OSCTR Clinical Research Registries and Repositories


Lupus Family Registry and Repository (LFRR)​

​The LFFR was established to assemble and distribute materials and data from families with systemic lupus erythematosus (SLE). Data, DNA, serum, plasma, PBMCs, and transformed B cell lines are collected and storedsubject to strict quality control. The LFRR contains more than 3600 lupus cases from more than 2000 families. Over 11,000 individuals have had their samples and relevant clinical information associated with this repository. Each individual consented in a way that allowed their data to be leveraged to address other research questions with the potential to study common health conditions. This includes 5000 individuals with hypertension, 1400 with diabetes, 1900 with osteoarthritis, 600 with known coronary artery disease, and 7550 with historical pregnancy data.

Oklahoma Thrombocytopenic Thrombotic Purpura (TTP-HUS) Registry

The Oklahoma TTP-HUS Registry was initiated in 1989 to better understand the cause, clinical course, and long-term outcomes of patients with TTP-HUS. More than 450 patients are included; this is the only population-based inception cohort of consecutive TTP patients. Complete patient follow-up is available for nearly all surviving patients. The Oklahoma TTP-HUS Registry is being migrated to a protected and more usable format for clinical research. In addition, a repository of biological samples is being developed through the OSCTR.

Rheumatic Disease Longitudinal Cohort

Longitudinal cohorts in SLE, rheumatoid arthritis, Sjögren's syndrome, antiphospholipid syndrome, and undifferentiated rheumatic diseases exist at the Oklahoma Medical Research Foundation (OMRF). Patients consent to the collection and storage of biological materials and storage of clinical information for current and future studies. Patients are followed longitudinally. Fresh samples are collected, and appropriate disease activity, severity, and damage indexes are performed.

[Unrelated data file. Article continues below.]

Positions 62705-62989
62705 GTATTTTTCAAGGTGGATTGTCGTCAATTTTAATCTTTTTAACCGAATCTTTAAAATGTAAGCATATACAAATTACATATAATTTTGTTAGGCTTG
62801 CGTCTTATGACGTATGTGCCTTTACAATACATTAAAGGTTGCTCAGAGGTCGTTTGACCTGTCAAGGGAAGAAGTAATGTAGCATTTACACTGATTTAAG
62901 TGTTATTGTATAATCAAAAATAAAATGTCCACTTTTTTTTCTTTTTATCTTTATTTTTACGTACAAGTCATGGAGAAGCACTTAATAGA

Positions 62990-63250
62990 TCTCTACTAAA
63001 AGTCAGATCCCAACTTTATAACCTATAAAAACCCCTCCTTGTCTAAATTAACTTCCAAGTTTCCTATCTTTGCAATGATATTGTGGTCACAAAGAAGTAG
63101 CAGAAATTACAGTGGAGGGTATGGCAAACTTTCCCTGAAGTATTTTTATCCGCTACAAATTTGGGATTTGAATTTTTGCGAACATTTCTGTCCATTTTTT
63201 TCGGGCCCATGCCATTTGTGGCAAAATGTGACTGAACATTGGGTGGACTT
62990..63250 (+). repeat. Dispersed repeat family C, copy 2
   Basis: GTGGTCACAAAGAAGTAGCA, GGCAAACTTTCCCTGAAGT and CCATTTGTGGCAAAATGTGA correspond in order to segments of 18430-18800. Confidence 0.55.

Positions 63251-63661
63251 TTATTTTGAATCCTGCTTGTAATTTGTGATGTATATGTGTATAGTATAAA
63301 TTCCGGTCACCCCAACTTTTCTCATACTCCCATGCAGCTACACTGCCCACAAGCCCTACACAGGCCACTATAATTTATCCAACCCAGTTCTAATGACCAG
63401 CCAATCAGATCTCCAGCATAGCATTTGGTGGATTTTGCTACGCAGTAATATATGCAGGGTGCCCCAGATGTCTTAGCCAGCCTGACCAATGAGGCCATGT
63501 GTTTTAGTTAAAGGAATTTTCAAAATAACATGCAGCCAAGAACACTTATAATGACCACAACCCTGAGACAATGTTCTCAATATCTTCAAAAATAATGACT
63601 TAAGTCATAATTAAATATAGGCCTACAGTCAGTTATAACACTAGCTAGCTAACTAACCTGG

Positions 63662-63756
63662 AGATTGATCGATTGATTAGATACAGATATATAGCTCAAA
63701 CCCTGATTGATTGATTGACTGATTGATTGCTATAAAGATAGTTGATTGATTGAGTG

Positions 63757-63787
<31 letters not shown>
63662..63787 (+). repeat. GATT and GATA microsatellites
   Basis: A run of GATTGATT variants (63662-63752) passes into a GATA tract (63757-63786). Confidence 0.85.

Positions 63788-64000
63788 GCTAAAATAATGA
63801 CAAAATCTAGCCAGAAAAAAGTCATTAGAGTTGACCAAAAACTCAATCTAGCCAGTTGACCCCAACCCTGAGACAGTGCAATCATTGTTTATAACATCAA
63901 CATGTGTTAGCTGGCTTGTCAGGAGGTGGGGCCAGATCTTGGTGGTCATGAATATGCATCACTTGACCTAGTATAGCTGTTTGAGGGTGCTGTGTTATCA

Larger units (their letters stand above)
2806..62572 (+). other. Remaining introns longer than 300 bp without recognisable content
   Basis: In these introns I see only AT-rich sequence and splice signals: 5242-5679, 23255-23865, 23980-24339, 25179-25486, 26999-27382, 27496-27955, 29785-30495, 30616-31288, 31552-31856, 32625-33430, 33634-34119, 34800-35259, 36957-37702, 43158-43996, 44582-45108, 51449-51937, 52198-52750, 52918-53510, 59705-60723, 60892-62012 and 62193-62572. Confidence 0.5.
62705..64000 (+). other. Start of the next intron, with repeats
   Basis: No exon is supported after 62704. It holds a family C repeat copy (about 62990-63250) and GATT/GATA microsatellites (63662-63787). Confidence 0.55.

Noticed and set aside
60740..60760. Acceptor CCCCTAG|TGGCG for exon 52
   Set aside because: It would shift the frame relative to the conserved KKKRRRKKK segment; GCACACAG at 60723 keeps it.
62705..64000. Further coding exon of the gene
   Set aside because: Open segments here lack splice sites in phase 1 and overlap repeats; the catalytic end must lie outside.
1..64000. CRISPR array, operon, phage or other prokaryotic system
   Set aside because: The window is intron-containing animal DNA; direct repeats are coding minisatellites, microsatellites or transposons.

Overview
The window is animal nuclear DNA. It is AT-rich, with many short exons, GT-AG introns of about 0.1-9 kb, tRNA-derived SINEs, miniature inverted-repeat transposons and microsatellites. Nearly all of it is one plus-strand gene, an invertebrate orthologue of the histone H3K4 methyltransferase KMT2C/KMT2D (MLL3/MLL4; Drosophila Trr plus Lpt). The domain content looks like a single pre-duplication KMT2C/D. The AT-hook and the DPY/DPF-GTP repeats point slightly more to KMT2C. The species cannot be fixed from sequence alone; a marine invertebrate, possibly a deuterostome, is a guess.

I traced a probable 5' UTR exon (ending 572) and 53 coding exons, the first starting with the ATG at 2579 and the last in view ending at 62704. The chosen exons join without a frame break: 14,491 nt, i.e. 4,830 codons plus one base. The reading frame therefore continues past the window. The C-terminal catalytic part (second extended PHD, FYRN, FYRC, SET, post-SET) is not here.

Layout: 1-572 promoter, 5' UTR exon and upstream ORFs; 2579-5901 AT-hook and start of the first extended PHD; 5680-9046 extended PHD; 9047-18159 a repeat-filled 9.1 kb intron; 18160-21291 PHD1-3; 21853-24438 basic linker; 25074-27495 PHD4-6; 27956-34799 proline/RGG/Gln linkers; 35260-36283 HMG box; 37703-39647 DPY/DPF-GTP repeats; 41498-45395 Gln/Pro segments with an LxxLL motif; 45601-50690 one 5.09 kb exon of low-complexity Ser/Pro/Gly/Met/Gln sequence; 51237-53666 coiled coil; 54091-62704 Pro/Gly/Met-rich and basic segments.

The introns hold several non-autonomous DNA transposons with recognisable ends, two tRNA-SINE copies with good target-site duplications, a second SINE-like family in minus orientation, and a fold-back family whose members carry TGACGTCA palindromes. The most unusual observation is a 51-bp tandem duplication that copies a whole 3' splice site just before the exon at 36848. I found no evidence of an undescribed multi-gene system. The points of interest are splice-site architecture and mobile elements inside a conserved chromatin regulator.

Multiple Sclerosis Center of Excellence

In the first 14 months, more than 2900 unique multiple sclerosis patients were seen in this Center. Patients are seen on an ongoing basis with routine longitudinal follow-ups. A new repository has been initiated with patients consenting to a cohort study with storage of biological samplesincluding serum, plasma, DNA, RNA, and CSF. 

Pregnancy in American Indians

In cooperation with the Chickasaw and Choctaw Nations, OUHSC researchers study American Indian pregnancy outcomes when complicated by pre-existing type 2 diabetes. Blood sugar, blood pressure, and complete demographic and medical histories are collected. Cord blood and placental samples have been stored. Furthermore, infants from mothers with and without diabetes, hypertension, and pre-eclampsia will be compared for the development of obesity, diabetes, and metabolic syndrome. 

Pediatric Type 2 Diabetes Mellitus (DM2) Cohort

The NIDDK-sponsored TODAY study examined treatment options for the growing epidemic of DM2 in children and adolescents. The OUHSC Pediatric Diabetes and Endocrinology section recruited more patients than any other site, with the vast majority being American Indian. A separate TODAY study protocol collected blood and phenotypic information from more than 3200 participants diagnosed with DM2 before age 18. Data can be used to explore relationships between candidate genes and DM2, obesity, insulin resistance, and cardiovascular complications. 

Oklahoma Immune Cohort

Samples and information from 1000 individuals serve as a healthy control for a variety of immunology studies. The repository contains connective tissue disease screening questionnaires, demographic and clinical data, DNA, RNA, serum, plasma, and PBMCs. Each control is tested for over 300,000 SNPs within several hundred genetic loci that show genetic association with autoimmune disease.

Pancreatic Cancer Cohort

OU Medical Center ranks in the top 10% of hospitals in the country performing Whipple procedures for pancreatic cancer. A registry of pancreatic cancer patients with surgical pathology specimens and clinical information is available and will be converted into a database format by the OSCTR.